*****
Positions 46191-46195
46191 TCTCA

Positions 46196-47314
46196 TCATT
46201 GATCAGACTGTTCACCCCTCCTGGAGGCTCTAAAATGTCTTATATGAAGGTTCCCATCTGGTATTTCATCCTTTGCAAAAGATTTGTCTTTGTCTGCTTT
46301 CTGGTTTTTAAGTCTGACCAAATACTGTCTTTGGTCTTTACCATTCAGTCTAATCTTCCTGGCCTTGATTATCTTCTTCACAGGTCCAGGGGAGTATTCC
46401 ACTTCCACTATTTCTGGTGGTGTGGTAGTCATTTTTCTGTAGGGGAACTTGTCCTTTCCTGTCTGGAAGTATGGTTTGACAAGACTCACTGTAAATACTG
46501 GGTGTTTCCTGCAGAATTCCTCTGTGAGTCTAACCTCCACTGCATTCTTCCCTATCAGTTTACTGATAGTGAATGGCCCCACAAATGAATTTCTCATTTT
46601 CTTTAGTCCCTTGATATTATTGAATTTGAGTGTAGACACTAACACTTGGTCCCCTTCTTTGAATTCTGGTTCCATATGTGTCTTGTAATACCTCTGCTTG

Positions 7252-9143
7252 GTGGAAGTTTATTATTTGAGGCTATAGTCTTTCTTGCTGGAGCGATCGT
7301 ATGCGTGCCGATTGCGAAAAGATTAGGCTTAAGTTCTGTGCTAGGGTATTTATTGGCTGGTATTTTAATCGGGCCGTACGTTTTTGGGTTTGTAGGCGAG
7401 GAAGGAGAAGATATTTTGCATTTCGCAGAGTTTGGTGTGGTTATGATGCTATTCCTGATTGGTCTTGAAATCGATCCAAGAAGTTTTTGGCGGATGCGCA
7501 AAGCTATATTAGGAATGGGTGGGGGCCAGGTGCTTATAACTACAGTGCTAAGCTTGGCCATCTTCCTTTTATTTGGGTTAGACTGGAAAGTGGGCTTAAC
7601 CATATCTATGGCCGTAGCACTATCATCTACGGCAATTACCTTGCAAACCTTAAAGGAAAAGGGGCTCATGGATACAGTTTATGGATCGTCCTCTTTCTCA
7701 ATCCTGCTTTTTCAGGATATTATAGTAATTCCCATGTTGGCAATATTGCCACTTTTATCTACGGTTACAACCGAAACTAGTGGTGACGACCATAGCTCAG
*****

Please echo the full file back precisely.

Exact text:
Positions 46191-46195
46191 TCTCA

Positions 46196-47314
46196 TCATT
46201 GATCAGACTGTTCACCCCTCCTGGAGGCTCTAAAATGTCTTATATGAAGGTTCCCATCTGGTATTTCATCCTTTGCAAAAGATTTGTCTTTGTCTGCTTT
46301 CTGGTTTTTAAGTCTGACCAAATACTGTCTTTGGTCTTTACCATTCAGTCTAATCTTCCTGGCCTTGATTATCTTCTTCACAGGTCCAGGGGAGTATTCC
46401 ACTTCCACTATTTCTGGTGGTGTGGTAGTCATTTTTCTGTAGGGGAACTTGTCCTTTCCTGTCTGGAAGTATGGTTTGACAAGACTCACTGTAAATACTG
46501 GGTGTTTCCTGCAGAATTCCTCTGTGAGTCTAACCTCCACTGCATTCTTCCCTATCAGTTTACTGATAGTGAATGGCCCCACAAATGAATTTCTCATTTT
46601 CTTTAGTCCCTTGATATTATTGAATTTGAGTGTAGACACTAACACTTGGTCCCCTTCTTTGAATTCTGGTTCCATATGTGTCTTGTAATACCTCTGCTTG

Positions 7252-9143
7252 GTGGAAGTTTATTATTTGAGGCTATAGTCTTTCTTGCTGGAGCGATCGT
7301 ATGCGTGCCGATTGCGAAAAGATTAGGCTTAAGTTCTGTGCTAGGGTATTTATTGGCTGGTATTTTAATCGGGCCGTACGTTTTTGGGTTTGTAGGCGAG
7401 GAAGGAGAAGATATTTTGCATTTCGCAGAGTTTGGTGTGGTTATGATGCTATTCCTGATTGGTCTTGAAATCGATCCAAGAAGTTTTTGGCGGATGCGCA
7501 AAGCTATATTAGGAATGGGTGGGGGCCAGGTGCTTATAACTACAGTGCTAAGCTTGGCCATCTTCCTTTTATTTGGGTTAGACTGGAAAGTGGGCTTAAC
7601 CATATCTATGGCCGTAGCACTATCATCTACGGCAATTACCTTGCAAACCTTAAAGGAAAAGGGGCTCATGGATACAGTTTATGGATCGTCCTCTTTCTCA
7701 ATCCTGCTTTTTCAGGATATTATAGTAATTCCCATGTTGGCAATATTGCCACTTTTATCTACGGTTACAACCGAAACTAGTGGTGACGACCATAGCTCAG